Brussels sprouts are tiny green edible buds that look like mini cabbages, around 2.5cm-4 cm in diameter, and they are native to Belgium, around Brussels city — this is the name. They belong to the brassica family, along with broccoli, kale and cabbage, and are usually in the winter season, but you can start seeing them as early as October, and they last till march.
Sometimes called mini cabbages, because of their potentially bitter flavours caused by sulfur-containing compounds, they have appeared on “most hated vegetables” lists. In the U.S., most of the sprouts in Brussels are grown in California, although they may be found in your local farmer’s markets.
High in fiber
The fiber sprouts in Brussels (about 4 grams per cooked cup) help to regulate blood sugar levels, promote digestive health, and help feed the beneficial gut bacteria tied to positive mood, immunity, and anti-inflammation.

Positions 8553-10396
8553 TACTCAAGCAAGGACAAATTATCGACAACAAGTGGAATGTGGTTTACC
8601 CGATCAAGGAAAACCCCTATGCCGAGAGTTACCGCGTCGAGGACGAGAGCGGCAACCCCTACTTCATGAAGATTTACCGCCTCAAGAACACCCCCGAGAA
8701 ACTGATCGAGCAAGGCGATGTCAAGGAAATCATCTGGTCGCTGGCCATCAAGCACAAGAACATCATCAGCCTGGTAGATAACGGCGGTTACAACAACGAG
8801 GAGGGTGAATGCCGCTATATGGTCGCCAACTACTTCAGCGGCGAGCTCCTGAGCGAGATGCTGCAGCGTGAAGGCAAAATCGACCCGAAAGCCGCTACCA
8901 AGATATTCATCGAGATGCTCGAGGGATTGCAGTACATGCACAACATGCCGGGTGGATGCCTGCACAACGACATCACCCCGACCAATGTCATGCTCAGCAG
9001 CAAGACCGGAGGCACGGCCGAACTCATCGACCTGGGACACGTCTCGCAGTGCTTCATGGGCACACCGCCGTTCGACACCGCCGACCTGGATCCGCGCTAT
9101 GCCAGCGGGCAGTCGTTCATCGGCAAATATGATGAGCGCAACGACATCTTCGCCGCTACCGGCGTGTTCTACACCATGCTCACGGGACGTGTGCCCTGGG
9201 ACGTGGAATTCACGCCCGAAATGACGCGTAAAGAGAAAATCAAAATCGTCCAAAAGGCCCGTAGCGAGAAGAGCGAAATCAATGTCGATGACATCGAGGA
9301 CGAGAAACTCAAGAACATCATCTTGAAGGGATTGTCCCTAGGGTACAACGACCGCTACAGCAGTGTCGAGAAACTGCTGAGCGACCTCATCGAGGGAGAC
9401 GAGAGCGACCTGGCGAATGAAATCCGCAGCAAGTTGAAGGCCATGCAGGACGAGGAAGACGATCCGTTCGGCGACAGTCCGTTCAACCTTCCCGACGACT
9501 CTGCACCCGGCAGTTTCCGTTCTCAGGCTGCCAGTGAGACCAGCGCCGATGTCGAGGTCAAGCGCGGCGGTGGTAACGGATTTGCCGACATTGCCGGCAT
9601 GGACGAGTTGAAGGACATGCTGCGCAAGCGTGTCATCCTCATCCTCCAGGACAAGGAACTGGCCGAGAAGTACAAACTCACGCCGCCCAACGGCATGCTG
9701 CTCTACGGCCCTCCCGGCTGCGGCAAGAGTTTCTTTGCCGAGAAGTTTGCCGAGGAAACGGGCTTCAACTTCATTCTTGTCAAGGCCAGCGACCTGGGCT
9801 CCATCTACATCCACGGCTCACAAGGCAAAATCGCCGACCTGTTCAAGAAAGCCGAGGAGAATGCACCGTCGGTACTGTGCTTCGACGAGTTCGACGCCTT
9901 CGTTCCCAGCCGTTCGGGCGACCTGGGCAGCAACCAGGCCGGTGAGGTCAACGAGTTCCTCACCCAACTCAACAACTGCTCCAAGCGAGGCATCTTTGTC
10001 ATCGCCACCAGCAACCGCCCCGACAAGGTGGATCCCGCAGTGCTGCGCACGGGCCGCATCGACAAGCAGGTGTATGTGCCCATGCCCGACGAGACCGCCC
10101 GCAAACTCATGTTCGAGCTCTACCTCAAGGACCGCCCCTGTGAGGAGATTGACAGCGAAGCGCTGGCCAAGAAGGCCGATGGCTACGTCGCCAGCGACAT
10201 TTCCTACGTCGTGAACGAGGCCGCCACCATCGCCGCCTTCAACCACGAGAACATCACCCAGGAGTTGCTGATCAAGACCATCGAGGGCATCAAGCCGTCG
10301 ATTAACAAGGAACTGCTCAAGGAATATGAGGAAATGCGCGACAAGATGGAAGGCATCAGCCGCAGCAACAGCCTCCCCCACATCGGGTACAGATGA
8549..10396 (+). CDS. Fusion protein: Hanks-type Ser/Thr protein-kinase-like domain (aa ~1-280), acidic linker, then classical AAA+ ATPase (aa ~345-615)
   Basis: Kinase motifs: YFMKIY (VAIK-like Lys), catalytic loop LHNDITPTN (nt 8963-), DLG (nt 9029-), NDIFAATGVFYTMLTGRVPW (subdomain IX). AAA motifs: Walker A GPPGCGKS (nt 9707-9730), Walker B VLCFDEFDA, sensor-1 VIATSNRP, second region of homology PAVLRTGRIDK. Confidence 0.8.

2. Helps in strong bones
Brussels sprouts are additionally an extraordinary wellspring of calcium. Calcium is basic for bone quality and development. Individuals taking blood-thinners, for example, warfarin, ought to keep up the measure of nutrient K they devour every day because of its significant job in blood coagulating.
Expending Brussels sprouts gives a lot of nutrient K-1. A recent report says low nutrient K admission to a greater danger of bone break. Sufficient nutrient K is important for energizing bone development and mineralization.